Hana Baba Intro:
You’ll find homeless vendors selling the Street Spirit newspaper in front of grocery stores, restaurants and post offices across the East Bay.
The Berkeley Bowl Marketplace on Oregon Street is a favorite location. KALW’s Mary Rees spoke with regular vendor Alando Marcell Williams. Click the player above to hear the story, or read the transcript below.
ALANDO MARCELL WILLIAMS: [to passer-by] Small donation, sir, towards the Street Spirit today? Anything would be appreciated.
My name is Alando Marcell Williams; I’m from Berkeley, CA.
I been selling Street Spirit over eight years now. It’s stopped me from going in and out of jail; I don’t go to jail no more. And helped me, provide me with food, clothing, and meet a lot of different people, good people.
A lot of times I wake up with no money; I take one of these papers, might bring me $50, might bring me $100, might bring me three dollars. Something better than nothing any day; that’s why I love this paper.
One day I was here and a guy walked up to me and said, “How much is a paper?” I said, “Whatever you want to donate, sir.” He walked in, came back out with a cup of coffee, went in his top pocket and gave me three 100-dollar bills and said, “Have a nice day.” You find good people like that out here.
[to passer-by] A little help today? Excuse me, sir.
Sometimes the police come and ask us, “Do you have your badge? Did you leave your badge at home? Well, I’ll take your money and papers and give you a citation.”
[to passer-by] How you doing, man?
PASSER-BY: Oh, hanging in there.
WILLIAMS: I’m hanging like wallpaper, too.
PASSER-BY: That’s all I got.
WILLIAMS: All right, thanks a lot, man.
A lot of these people I done seen around, and I know. Familiar faces and old friends. People that come up here, know I’m up here; they see, me talk with me, ask me how I’m doing.
I grew up on Dwight Way and McGee; I went to Berkeley High. Got a baseball scholarship to play for the Oakland A’s, and then after my mom had got murdered, I had a nervous breakdown from there. I didn’t have no one to turn to, because I was the oldest out the bunch. My grandmother and my grandfather, that’s her mother and her father, they was up in age. They took custody of me and my brothers, when they was up in age, so they passed away. After that, I had a nervous breakdown. I went to Napa Hospital for four years, four and a half years. Still didn’t have no one to turn to, so I started using drugs. From drugs to prison. Out of prison back to drugs.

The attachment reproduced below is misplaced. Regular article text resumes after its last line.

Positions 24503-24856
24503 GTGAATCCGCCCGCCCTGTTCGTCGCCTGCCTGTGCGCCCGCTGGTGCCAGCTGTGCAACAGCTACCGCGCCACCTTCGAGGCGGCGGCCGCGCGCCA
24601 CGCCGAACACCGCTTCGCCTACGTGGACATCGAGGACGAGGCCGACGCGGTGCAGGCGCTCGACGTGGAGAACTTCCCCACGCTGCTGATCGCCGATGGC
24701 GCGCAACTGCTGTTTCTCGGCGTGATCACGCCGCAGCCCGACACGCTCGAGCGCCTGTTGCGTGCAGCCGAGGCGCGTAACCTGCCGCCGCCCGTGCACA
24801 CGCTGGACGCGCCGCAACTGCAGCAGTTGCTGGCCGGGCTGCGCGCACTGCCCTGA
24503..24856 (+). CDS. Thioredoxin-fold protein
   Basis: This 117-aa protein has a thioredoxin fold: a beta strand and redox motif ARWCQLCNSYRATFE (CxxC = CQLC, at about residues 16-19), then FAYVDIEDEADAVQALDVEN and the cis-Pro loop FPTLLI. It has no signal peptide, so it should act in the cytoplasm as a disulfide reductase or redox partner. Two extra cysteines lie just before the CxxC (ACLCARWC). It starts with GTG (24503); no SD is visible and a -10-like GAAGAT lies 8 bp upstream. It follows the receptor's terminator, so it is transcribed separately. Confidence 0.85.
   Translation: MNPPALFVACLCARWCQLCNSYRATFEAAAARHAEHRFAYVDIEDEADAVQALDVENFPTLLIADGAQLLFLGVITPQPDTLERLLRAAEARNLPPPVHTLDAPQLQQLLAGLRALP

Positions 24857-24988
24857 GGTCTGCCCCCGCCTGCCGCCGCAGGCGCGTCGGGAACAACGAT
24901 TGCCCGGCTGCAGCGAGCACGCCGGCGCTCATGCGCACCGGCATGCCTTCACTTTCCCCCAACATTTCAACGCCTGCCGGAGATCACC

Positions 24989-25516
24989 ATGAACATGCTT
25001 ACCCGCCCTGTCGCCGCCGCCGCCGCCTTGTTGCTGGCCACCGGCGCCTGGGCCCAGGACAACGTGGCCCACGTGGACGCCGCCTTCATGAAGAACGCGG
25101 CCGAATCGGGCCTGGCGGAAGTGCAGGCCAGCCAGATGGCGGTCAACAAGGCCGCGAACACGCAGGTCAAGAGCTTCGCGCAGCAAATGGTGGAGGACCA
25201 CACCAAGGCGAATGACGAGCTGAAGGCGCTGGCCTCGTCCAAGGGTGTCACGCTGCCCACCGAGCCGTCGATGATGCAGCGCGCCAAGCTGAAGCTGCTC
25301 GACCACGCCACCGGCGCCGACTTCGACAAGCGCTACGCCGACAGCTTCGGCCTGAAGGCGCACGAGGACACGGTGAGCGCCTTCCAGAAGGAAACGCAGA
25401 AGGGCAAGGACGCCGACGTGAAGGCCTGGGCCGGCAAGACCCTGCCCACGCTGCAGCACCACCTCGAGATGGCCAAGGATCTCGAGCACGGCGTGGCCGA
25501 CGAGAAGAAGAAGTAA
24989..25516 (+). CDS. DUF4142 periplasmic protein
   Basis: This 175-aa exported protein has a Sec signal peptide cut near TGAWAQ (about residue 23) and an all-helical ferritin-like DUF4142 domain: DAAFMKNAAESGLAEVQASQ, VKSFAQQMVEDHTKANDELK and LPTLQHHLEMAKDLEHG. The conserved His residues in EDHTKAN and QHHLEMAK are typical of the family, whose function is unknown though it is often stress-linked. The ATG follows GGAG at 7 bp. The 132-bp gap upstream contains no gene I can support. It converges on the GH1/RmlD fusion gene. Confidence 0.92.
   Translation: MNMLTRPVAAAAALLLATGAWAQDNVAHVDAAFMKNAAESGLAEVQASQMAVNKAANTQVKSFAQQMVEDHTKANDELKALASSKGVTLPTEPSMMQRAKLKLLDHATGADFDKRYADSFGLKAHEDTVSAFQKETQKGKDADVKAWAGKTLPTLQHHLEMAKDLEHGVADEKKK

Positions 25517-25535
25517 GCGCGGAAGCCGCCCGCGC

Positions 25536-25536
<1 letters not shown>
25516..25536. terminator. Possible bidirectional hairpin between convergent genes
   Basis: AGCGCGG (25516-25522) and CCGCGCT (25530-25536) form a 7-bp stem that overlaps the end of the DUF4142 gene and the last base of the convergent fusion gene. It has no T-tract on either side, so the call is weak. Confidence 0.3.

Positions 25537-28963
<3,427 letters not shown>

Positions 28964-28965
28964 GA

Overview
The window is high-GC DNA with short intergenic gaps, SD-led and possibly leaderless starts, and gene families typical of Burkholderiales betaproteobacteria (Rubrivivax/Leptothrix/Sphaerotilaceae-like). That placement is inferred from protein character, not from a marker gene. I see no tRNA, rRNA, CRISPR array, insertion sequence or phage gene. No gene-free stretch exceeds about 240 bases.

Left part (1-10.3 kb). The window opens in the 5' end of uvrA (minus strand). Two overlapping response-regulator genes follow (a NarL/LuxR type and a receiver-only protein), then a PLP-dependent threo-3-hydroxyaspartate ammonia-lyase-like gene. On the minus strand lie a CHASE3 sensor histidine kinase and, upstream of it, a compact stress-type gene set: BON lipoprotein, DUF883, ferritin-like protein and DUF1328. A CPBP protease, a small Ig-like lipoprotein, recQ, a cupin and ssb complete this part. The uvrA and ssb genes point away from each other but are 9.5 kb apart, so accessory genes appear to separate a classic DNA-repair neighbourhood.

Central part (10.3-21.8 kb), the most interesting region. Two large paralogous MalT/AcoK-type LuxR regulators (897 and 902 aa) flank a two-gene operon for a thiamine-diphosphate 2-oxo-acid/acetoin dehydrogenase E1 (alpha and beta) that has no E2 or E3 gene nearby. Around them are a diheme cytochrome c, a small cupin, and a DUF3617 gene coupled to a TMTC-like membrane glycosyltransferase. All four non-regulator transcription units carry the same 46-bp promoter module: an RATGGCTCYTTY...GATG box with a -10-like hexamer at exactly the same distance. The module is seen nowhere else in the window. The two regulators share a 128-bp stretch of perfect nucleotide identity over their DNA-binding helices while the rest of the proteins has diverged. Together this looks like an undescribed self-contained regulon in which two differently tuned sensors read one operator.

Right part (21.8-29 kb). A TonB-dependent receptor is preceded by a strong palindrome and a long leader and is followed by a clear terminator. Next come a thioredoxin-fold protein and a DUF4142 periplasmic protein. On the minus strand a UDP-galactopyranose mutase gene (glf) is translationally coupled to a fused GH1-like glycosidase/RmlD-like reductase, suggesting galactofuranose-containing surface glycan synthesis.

I kept angry. That’s why I stayed up in prison a lot. I asked them, “Why did they do that to my mom, take my mom from me and my brothers?”
I’m not on drugs no more; I’m good with saving money. Just keep it in my pocket, just buy the things I need.
Sooner or later, God could provide me with a place, ‘cuz He know I mean well.
They gave me a spot, told me to come down — I was on G.A. [general assistance] — bring proof of income, Social Security card, so I did all that. So they said, “Ah well, you get to move in next week, Mr. Williams — I mean, next month, Mr. Williams! The place will be ready for you next month.” So about a week before I’m ready to move in, they called me back down to the office; they had gave me the keys and everything. They said, “Oh, you have to give the keys over.” I said, “Why is that?” “We did a criminal background check on you.” So… they said, “Well, appeal it!” I just was kinda upset and just said, “Forget them people.”
[to passer-by] Little gift today towards the Street Spirit? Any donation would be appreciated. All right, you have a good day, man.
I’m just that type of person. I got a good heart, and if you say, “No,” I can understand it, I can respect it. If you say, “Yeah,” fine with me. I just gotta keep on keeping my head up, and keep smiling.
I might just have seven to eight papers, and, I run out of papers, I panhandle. And they still give us donations. Sometimes I don’t need papers to make money. Depends on how you present yourself to a person. Some people call it begging, but I don’t call it begging. No, if you got a heart, and your heart feel free to give up some, that’s good. If you don’t, oh well.
I love this. This my job; I wouldn’t give it up for nothin’ in the world